U.S. production of plastic resins is expected to decline almost 6 percent in 2020 as a result of the COVID-19 pandemic but then bounce back by more than 13 percent in 2021, according to the American Chemistry Council.
The 5.6 percent decline projected for plastic resins in 2020 is the lowest of five major chemical segments tracked by Washington-based ACC in an economic update released June 25. The 13.1 percent growth rate for 2021 is similar to those projected for other segments.
"A pandemic wasn't on anyone's radar screen when the year started," Martha Moore, ACC senior director of policy analysis and economics, said on a June 24 conference call. "COVID-19 completely changed everything.
"The collapse in economic activity is the worst we've seen since the 1930s," she added. "Global trade was already hampered because of the U.S.-China conflict, but we're now looking at a global contraction."
ACC Chief Economist Kevin Swift called resin "a bright area" in the forecast. He cited polyethylene use in packaging and polypropylene use in fibers for medical products during the pandemic as applications that should prevent the 2020 resin production loss from being worse.
Swift added that the U.S. advantage in natural gas-based production of plastics and petrochemicals should be retained, since oil prices have recovered after major drops earlier this year.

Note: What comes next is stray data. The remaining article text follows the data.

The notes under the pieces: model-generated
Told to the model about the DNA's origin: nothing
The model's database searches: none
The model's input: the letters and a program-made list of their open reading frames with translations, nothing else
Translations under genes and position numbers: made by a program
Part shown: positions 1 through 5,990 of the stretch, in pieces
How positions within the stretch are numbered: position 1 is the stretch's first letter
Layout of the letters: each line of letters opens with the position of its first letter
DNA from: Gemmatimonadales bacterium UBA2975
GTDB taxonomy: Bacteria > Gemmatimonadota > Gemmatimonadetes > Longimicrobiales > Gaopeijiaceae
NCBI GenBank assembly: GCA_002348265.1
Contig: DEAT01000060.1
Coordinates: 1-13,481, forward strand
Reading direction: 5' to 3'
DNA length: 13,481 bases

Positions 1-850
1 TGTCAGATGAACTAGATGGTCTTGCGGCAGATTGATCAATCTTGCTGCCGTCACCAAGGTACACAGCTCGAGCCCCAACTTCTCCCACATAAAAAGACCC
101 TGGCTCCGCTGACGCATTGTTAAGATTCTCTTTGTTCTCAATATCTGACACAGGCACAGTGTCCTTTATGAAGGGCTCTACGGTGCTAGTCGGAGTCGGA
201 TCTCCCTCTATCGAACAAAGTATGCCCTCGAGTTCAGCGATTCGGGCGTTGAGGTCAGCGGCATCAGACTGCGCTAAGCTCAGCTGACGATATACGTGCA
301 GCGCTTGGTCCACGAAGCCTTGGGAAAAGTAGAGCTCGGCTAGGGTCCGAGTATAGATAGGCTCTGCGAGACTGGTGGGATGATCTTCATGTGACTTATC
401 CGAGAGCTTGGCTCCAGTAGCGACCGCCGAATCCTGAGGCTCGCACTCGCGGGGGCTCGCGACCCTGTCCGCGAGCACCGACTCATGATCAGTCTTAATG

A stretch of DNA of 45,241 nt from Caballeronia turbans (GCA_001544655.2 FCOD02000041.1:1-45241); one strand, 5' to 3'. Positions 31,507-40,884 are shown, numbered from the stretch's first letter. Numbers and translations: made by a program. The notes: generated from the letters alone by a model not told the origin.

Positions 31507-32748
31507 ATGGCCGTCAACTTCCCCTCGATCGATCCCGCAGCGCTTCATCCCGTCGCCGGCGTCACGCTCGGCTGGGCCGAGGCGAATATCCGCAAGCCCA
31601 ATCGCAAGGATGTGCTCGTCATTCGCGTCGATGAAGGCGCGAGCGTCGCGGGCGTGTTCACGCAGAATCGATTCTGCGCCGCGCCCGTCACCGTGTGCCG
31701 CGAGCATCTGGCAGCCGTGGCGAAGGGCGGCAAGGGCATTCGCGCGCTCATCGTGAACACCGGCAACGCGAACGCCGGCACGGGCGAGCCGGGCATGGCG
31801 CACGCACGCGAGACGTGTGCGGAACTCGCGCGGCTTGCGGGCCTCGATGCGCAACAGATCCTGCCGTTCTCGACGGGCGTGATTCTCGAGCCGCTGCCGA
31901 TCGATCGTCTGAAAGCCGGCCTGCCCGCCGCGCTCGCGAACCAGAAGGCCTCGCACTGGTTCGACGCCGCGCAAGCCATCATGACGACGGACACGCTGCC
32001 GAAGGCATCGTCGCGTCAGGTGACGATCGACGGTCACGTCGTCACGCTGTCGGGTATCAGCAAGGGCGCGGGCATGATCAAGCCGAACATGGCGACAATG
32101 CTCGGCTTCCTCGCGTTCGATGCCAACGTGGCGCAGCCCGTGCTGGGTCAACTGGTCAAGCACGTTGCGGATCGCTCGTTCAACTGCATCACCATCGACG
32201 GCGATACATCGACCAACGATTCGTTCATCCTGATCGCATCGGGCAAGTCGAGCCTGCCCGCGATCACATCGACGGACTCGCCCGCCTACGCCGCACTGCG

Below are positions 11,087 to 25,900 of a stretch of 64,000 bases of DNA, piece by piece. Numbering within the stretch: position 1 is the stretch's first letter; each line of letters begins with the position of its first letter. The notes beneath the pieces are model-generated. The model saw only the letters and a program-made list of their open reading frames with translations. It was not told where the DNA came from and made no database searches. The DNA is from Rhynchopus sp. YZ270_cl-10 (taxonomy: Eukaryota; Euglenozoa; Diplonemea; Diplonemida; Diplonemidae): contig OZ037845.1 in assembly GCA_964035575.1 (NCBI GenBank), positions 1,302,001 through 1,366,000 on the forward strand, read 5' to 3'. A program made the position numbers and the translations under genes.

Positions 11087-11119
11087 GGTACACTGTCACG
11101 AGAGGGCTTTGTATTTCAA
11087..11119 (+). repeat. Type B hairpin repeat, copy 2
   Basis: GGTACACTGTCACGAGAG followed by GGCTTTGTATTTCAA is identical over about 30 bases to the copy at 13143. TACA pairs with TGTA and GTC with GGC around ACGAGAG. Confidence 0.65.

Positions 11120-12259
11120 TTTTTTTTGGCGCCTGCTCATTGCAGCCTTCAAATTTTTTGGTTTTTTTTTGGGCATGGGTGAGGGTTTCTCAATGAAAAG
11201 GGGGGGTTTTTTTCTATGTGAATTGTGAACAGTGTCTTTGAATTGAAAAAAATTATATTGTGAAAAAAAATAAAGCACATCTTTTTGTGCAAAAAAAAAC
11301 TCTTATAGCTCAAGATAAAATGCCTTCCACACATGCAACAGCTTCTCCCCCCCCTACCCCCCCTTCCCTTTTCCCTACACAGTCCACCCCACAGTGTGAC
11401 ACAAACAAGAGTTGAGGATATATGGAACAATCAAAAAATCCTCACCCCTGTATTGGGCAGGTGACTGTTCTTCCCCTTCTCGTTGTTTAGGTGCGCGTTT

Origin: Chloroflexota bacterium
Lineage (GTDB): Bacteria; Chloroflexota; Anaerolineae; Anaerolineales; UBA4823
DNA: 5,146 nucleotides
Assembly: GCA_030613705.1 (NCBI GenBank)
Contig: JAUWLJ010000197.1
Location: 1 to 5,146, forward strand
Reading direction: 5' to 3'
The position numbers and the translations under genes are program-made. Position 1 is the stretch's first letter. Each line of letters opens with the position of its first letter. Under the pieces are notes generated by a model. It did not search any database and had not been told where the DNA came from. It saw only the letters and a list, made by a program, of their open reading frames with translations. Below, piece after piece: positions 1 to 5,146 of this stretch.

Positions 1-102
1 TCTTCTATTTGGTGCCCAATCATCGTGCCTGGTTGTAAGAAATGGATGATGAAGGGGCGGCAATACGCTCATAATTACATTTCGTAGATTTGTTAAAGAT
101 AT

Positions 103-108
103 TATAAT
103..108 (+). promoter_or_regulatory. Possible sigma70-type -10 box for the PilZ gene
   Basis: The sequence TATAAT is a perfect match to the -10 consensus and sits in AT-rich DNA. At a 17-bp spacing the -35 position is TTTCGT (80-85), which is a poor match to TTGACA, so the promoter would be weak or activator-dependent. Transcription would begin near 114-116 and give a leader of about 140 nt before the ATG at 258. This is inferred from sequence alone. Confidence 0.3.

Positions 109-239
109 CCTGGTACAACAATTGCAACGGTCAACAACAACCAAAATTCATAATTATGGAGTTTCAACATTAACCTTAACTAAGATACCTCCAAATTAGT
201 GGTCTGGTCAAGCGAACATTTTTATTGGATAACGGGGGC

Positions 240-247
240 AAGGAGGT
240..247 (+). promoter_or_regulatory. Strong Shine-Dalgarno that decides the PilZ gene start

Swift also said that he's been impressed with the response of the U.S. chemicals industry to the pandemic.
"It goes beyond keeping polypropylene resin running to production of fabrics and gowns and masks for medical supplies and converting production to make hand sanitizer," he added.
ACC officials provided updates and data on several topics related to the pandemic, including:
• Predicting global gross domestic product to decline by 4.6 percent in 2020 before growing 5.3 percent in 2021. U.S. GDP is expected to fall 6 percent in 2020 and increase by 4.1 percent in 2021.
• U.S. consumer spending should drop 6.4 percent in 2020 and grow by 4.6 percent in 2021. Business investment is projected to decline 9.9 percent in 2020 and expand by 2.7 percent in 2021. The U.S. unemployment rate is expected to improve but will remain above 5 percent until 2023.
• U.S. vehicle sales will drop from 16.9 million in 2019 to 13.1 million this year. That number should rise to 14.9 million in 2021. Housing starts are expected to decline from 1.25 million to 1.19 million in 2020, recovering to 1.24 million in 2021.
• Among 18 U.S. end-use industries tracked by ACC, motor vehicles and parts is expected to have the steepest decline in 2020, with demand plummeting almost 27 percent. The next lowest decline is in apparel, where demand should be down more than 21 percent. Demand for food, beverages and tobacco will see the smallest decline, with demand down less than 1 percent. Semiconductors and electric components will see the next lowest demand drop, down less than 3 percent.
• Chemical industry employment, including resins, is expected to decline by 20,000 jobs in 2020, falling to 524,000. Those levels should recover in 2021 and 2022 but aren't expected to reach pre-pandemic levels until 2024.
• Capital spending in the U.S. chemicals industry is expected to decline almost 18 percent in 2020 to just under $29 billion.